Above all, Rigby was 100 percent actor. Despite his success with Macbeth, he was usually cast in secondary roles, which is why we do not know his name as we do the illustrious big name actors he worked with. But in those secondary roles, he was just as illustrious as the leading men: An enormous presence on stage, a complete professional, an extraordinary voice, and a generosity on stage amongst the ensemble as big as his personal generosity with others. Yes, we also learn in this account that he was capable of being extremely cold and difficult with his friends – and especially his Tea Ladies – as anyone, but that he would also come through for them when they needed it. He never married, never had children, but he certainly loved.

Portrait of Rigby by Anthony Palliser.

Portrait of Rigby by Anthony Palliser.

His friends mostly said also that it was necessary that their friendship be done on his terms. He chose when he wanted to speak, or when he wanted to reveal himself, but he was a man also of complete integrity and no pretension. He was, in short, the characters he generally played, especially the Pinter characters that were written for him. A great story we learn of the Pinter relationship – and the Peter Hall relationship – was when he first auditioned for the role of Joey in “The Homecoming” in 1965. He had thought that the audition was an elimination process, and after they started out as several actors, he found he was being called back two or three times with fewer and fewer, and then, suddenly, there were several more of them. Here he speaks about the audition:

“Feeling that I’d done fairly well, I pitched my voice into the darkness and asked if they would mind if I said a few words. A voice came back to go ahead. I went on to say that I had enjoyed my third trip and much appreciated their time – but that I didn’t think I wanted to come back again as I thought I had shown them all that I could offer – and also that I’d noticed that there were even more actors now waiting in line to be seen than there had been before, and that somehow, as far as I was personally concerned, the situation was becoming counterproductive.”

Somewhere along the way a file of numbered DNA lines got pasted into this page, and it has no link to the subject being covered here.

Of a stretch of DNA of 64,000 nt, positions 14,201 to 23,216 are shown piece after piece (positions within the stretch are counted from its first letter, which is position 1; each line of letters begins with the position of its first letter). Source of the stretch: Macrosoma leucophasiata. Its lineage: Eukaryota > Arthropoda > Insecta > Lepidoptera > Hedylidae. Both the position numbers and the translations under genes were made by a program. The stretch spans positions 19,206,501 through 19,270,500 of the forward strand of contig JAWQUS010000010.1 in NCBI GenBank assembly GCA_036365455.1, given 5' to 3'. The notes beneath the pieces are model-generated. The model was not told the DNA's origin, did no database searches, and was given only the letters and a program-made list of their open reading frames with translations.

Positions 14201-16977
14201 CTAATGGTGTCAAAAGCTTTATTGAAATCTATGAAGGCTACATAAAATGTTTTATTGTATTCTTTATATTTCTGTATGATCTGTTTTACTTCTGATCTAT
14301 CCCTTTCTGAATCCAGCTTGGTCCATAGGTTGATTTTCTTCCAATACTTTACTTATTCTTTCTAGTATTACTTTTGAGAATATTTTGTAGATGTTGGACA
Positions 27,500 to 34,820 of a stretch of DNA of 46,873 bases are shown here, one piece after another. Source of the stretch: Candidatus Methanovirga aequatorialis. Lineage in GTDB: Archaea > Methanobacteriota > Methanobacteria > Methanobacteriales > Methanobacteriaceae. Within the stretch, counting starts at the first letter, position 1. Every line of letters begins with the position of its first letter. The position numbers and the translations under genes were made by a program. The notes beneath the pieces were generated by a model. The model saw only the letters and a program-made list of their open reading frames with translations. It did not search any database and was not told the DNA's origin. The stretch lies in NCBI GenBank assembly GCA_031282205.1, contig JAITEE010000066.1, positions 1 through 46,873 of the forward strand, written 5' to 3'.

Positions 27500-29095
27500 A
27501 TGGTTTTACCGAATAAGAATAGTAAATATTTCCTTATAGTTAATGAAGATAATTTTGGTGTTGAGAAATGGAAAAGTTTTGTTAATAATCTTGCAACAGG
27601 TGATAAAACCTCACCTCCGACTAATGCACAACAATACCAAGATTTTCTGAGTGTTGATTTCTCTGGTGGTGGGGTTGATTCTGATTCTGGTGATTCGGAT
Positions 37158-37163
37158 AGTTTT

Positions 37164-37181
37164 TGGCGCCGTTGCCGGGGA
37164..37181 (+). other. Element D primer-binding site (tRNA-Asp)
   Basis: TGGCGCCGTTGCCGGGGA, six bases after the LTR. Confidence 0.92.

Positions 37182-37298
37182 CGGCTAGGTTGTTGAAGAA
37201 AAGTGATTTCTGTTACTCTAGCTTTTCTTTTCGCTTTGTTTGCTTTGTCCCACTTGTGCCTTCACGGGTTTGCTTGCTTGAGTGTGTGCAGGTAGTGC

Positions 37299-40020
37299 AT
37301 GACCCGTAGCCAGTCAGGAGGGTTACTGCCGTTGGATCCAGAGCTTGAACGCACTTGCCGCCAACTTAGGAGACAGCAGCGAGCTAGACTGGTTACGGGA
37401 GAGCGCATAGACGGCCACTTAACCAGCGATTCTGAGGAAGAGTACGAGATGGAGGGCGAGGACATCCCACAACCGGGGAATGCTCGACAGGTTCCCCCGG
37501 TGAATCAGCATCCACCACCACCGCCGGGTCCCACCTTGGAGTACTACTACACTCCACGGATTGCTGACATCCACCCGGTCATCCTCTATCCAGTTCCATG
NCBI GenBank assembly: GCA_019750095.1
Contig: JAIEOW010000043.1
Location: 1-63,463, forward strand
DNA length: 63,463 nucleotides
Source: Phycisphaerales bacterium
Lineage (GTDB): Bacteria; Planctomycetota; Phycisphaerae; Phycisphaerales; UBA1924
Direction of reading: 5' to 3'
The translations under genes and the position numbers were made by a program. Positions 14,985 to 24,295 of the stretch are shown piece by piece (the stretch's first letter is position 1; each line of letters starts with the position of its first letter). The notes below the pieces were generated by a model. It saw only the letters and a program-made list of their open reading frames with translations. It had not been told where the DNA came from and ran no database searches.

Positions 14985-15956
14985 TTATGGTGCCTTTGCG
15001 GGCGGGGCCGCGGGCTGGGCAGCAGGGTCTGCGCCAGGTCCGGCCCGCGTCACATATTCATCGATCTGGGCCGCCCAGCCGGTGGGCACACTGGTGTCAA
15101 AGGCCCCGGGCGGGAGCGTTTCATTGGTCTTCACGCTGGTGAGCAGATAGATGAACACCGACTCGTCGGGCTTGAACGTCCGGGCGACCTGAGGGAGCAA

As he then writes, it was a bold move, and no doubt seemed a good way to be kicked out immediately. But instead, he writes:

“Out of the darkness and down to the footlights came a figure dressed in black, who of course turned out to be Harold Pinter. He told me my comments were appreciate, that I had done very well, that Peter [Hall] was going back to Stratford for the weekend to examine the play once more, and that word would be sent to me by the following Tuesday – so off I went.”

By the Tuesday he had the job. Certainly this kind of directness was exactly what Pinter – and Hall – were looking for in the character. Rigby then says, however, that at that time he had no idea how important the role would be for his career, or how important Pinter was as a writer.

While he may have been direct, he was never a person to believe that he had learned enough about acting or had a great talent that could no longer grow or be questioned. He struggled with self-doubt throughout his career, but never debilitating self-doubt. Rather, the kind of doubt that leads to improving oneself. He wrestled with the idea of how an actor was supposed to speak iambic pentameter, for example. And yet by all accounts, he was an instinctive actor. He professed a dislike for most of the new methods for seeking and defining character, but paradoxically he actually employed them in his own way. And despite being a loner, and a slow learner during rehearsals, he would always end up doing just what was needed, and more, always his own terms.

Rigby’s Incredible Power as a Character Actor